John Clive

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John Clive
Clive John Frederick Hambley

(1933-01-06)6 January 1933
North London, England, UK
Died14 October 2012(2012-10-14) (aged 79)[1]
OccupationActor & author
Years active1953–2012
Carole White
(m. 1968; div. 1989)

Bryony Elliott
(m. 2001)
ChildrenHannah Clive
Alexander Clive

John Clive (6 January 1933 – 14 October 2012) was an English actor and author, known internationally for his historical and social fiction, such as KG200 and Barossa.[2]

Clive was also an established British television and film actor. Beginning his career at the age of fourteen touring in rep, he went on to star on the West End stage, in plays such as Absurd Person Singular, The Wizard of Oz, Under Milk Wood, The Bandwagon at the Mermaid Theatre, The Winslow Boy, Young Woodley and Life with Father.

As a character actor he appeared in comic and straight acting roles in films, such as The Italian Job,[3] Yellow Submarine, The Pink Panther Strikes Again, A Clockwork Orange[4] and The Young Indiana Jones Chronicles. He was a member of the Carry On Team appearing in two of the Carry on series of comedy films; Carry On Abroad,[5] and Carry On Dick[6][7] Clive was initiated into the Grand Order of Water Rats in 1988.[8]



Other film appearances include the Ealing Studios comedy The Magnet, credited as Clive Kendall. In the Beatles' animated film Yellow Submarine[9] he provided the voice of John Lennon.[3][10] His television appearances also included Robert's Robots, Rising Damp, The Dick Emery Show, The Perils of Pendragon, The Sweeney, Great Expectations and The History of Mr Polly. He appeared in the first Wednesday Play, Wear a Very Big Hat, broadcast by BBC 1 in 1964. Clive also featured in Lady Windermere's Fan, One Way Out and The Ten Percenters.[7] He featured in a 1970s advert for Jacob's Coconut Cream Biscuits.


In 1977, he co wrote the historical novel KG 200 with J.D. Gilman, a story about a secret Luftwaffe unit during the Second World War.[11] This book was an international best-seller.[12] The Last Liberator,[13] followed in 1980 and was well received by literary critics.[12] Barossa [14] also achieved critical acclaim.[12] Broken Wings[15] was published in 1983 and matched the international success of KG 200.[12] Other fictional titles written by Clive followed including Ark co-written with Nicholas Headin, in 1986[16] which also received good reviews [12] and The Lions' Cage which was published in 1988.[17]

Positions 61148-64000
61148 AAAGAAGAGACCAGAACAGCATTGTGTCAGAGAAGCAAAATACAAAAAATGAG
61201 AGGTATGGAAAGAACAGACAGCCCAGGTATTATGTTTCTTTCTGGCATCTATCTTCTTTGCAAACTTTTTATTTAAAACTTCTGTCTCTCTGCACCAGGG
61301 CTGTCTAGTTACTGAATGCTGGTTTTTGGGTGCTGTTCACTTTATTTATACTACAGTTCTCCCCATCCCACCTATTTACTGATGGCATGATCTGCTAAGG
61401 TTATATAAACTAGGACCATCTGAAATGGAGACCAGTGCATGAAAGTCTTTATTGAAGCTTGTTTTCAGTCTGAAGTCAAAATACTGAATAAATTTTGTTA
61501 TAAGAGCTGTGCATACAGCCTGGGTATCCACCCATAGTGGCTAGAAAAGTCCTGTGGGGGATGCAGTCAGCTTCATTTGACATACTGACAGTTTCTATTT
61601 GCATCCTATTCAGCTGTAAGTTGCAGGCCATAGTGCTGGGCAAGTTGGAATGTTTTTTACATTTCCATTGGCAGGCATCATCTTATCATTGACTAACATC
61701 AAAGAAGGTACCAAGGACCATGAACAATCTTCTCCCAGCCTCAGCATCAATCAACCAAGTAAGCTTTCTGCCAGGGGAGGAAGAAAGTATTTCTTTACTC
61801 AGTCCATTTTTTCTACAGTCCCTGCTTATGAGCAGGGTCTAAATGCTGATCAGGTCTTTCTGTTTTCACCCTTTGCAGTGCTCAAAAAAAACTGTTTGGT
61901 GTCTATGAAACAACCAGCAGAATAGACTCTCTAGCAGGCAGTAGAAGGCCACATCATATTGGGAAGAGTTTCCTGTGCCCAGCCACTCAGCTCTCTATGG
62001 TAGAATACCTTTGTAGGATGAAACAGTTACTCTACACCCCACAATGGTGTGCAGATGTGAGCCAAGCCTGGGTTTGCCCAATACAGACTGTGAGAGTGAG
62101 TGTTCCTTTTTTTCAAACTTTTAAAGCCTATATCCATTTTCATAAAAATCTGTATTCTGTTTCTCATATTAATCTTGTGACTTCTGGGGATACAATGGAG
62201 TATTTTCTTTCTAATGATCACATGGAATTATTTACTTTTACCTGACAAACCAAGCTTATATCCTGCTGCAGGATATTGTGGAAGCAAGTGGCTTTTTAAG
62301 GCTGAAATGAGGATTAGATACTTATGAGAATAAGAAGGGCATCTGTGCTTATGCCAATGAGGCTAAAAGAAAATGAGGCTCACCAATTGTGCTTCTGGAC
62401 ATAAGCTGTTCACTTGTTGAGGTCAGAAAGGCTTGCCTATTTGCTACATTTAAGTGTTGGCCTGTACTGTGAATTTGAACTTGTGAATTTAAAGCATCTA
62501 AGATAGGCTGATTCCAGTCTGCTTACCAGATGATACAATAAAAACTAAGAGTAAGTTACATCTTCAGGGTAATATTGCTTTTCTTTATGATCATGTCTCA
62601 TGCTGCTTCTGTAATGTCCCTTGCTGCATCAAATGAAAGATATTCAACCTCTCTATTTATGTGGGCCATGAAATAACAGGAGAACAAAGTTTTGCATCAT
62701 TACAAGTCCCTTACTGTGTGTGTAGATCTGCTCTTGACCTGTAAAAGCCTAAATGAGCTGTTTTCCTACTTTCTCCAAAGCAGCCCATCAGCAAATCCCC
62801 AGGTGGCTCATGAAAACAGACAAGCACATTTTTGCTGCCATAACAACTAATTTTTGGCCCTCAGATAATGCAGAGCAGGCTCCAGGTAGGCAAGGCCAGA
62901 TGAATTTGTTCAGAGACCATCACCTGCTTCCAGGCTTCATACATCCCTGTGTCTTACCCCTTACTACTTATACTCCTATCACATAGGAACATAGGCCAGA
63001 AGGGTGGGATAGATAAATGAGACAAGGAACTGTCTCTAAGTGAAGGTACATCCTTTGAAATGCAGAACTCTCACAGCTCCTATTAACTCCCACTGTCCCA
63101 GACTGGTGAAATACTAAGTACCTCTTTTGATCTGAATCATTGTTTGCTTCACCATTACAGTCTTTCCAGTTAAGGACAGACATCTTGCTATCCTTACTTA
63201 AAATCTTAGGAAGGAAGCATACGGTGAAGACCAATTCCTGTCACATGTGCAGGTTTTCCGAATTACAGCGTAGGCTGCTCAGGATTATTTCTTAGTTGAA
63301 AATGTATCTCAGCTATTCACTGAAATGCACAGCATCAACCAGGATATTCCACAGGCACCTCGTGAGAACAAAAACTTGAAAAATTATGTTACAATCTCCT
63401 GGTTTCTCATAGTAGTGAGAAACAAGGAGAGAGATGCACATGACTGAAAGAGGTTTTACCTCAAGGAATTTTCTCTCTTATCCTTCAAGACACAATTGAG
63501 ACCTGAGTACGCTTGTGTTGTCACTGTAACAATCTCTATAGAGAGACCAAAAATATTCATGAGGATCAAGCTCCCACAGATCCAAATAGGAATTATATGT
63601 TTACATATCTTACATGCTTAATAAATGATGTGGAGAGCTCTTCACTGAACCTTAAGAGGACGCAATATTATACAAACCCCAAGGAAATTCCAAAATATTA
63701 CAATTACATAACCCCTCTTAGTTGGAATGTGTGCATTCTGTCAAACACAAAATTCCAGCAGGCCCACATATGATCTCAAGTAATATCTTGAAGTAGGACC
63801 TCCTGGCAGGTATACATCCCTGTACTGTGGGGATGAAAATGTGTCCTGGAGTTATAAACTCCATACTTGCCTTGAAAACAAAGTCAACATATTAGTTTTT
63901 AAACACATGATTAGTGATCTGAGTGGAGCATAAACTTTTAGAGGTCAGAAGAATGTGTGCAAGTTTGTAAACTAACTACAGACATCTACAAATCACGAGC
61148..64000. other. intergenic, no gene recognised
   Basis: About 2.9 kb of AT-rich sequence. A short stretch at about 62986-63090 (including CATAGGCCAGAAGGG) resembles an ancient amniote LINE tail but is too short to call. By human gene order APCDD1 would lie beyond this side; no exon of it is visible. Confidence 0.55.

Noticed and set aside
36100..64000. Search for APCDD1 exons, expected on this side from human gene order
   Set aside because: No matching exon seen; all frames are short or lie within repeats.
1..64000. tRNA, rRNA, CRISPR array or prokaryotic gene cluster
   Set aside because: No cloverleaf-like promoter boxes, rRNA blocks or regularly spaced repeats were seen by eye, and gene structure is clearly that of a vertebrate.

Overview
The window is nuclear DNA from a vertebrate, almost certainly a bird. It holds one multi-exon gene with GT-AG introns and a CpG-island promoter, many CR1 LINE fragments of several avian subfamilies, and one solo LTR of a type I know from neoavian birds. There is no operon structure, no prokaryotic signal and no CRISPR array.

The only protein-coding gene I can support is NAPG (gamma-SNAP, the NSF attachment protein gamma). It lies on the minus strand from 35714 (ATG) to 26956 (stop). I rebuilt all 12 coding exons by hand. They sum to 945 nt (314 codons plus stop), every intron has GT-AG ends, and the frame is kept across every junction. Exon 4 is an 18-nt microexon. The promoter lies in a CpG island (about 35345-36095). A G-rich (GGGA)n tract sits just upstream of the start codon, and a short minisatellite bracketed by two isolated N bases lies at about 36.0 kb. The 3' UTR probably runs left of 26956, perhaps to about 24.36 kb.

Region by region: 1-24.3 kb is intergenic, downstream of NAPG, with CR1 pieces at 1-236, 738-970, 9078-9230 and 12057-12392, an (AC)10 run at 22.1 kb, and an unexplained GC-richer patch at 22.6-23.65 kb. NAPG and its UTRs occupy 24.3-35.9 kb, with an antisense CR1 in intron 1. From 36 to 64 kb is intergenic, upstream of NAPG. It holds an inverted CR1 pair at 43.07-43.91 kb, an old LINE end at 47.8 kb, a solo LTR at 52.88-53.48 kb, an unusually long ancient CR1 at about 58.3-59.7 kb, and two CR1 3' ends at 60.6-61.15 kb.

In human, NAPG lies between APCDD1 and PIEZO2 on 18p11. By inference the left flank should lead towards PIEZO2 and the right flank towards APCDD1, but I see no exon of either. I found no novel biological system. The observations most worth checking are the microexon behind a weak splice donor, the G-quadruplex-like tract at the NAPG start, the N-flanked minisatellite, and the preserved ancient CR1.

John Clive died after a short illness on 14 October 2012 in England aged 79.[1]


  • Clive, John and Gilman J. D. KG 200: The Force with no Face. Simon and Schuster (1977). ISBN 978-0-671-22890-3
  • Clive, John. The Last Liberator. Hamlyn (1980). ISBN 0-600-20022-1
  • Clive, John. Barossa. Delacorte Press (1981). ISBN 0-440-00433-0
  • Clive, John. Broken Wings. Granada (1983). ISBN 978-0-586-05582-3
  • Clive, John and Head, Nicholas. Ark. Penguin (1986). ISBN 978-0-14-007727-8
  • Clive, John. The Lions Cage. Penguin (1988). ISBN 978-0-14-009289-9


Feature films[edit]

Credits include:[18]


Credits include:[7]

"Who Said Anything About the Law?: Part 2
"Who Said Anything About the Law?: Part 1
"Episode No.1.5"
"Episode No.1.4"
"Episode No.1.3"
"Episode No.1.2"
"Episode No.1.1"
"Episode No.1.6"
"Episode No.1.5"
"Episode No.1.4"
"Episode No.1.3"
"Episode No.1.2"
"Naught for Thy Comfort"
  • Rising Damp - (1977-1978) - Gwyn / Samaritan
  • Odd Man Out (1977) - TV Reporter
  • The Chiffy Kids (1978) - Mr. Melrose
  • Rings on Their Fingers (1978) - The Salesman
"Party Mood"
  • Leave It to Charlie (1979) - Andy Kirk
"Money, Money, Money"
  • The History of Mr. Polly (1980) - Hinks
"Episode No.1.4"
"Episode No.1.3"
"Episode No.1.2"
"Moving Day"
"Look on the Black Side"
"Race Day"
"The Big Job"
"It's All a Game"
Lady Windermere's Fan
  • Screen One' (1989) - Prudoe
"One Way Out"

Other credits[edit]

Appearances in deleted scenes[7]


  1. ^ a b Ben Quinn (15 October 2012). "Actor John Clive dies aged 79 | Stage |". London: Guardian. Retrieved 15 October 2012.
  2. ^ "John Clive - Obituaries - The Stage". 9 November 2012.
  3. ^ a b Adams, Brad. "An interview with John Clive". Archived from the original on 8 June 2011. Retrieved 20 February 2010.
  4. ^ McDougal, Stuart.Y (2003). Stanley Kubrick's: A Clockwork Orange. Cambridge University Press film handbooks series. Cambridge University Press (2003). p. 157.
  5. ^ "Carry On Abroad, cast". Retrieved 20 February 2010.
  6. ^ "Carry On Dick, cast". Retrieved 20 February 2010.
  7. ^ a b c d e f g h i "John Clive film and television credits". Retrieved 21 February 2010.
  8. ^ "Biography of a Water Rat".
  9. ^ LeVasseur, Andrea. "Yellow Submarine". Retrieved 20 February 2010.
  10. ^ "Yellow Submarine". Archived from the original on 15 December 2009. Retrieved 20 February 2010.
  11. ^ Clive, John and Gilman J. D. KG 200: a novel. Simon and Schuster (1977). pp. 1–317.
  12. ^ a b c d e Times (UK); et al. "John Clive. Best seller listings". Retrieved 20 February 2010.
  13. ^ Clive, John. The Last Liberator. Hamlyn (1980). pp. 1–253.
  14. ^ Clive, John. Borossa. Delacorte Press (1981). pp. 1–294.
  15. ^ Clive, John. Broken Wings. Granada (1983). pp. 1–416.
  16. ^ Clive, John and Head Nicholas. Ark. Penguin (1986). pp. 1–336.
  17. ^ Clive, John. The Lions Cage. Penguin (1988). pp. 1–286.
  18. ^ "John Clive Filmography". Retrieved 21 February 2010.

External links[edit]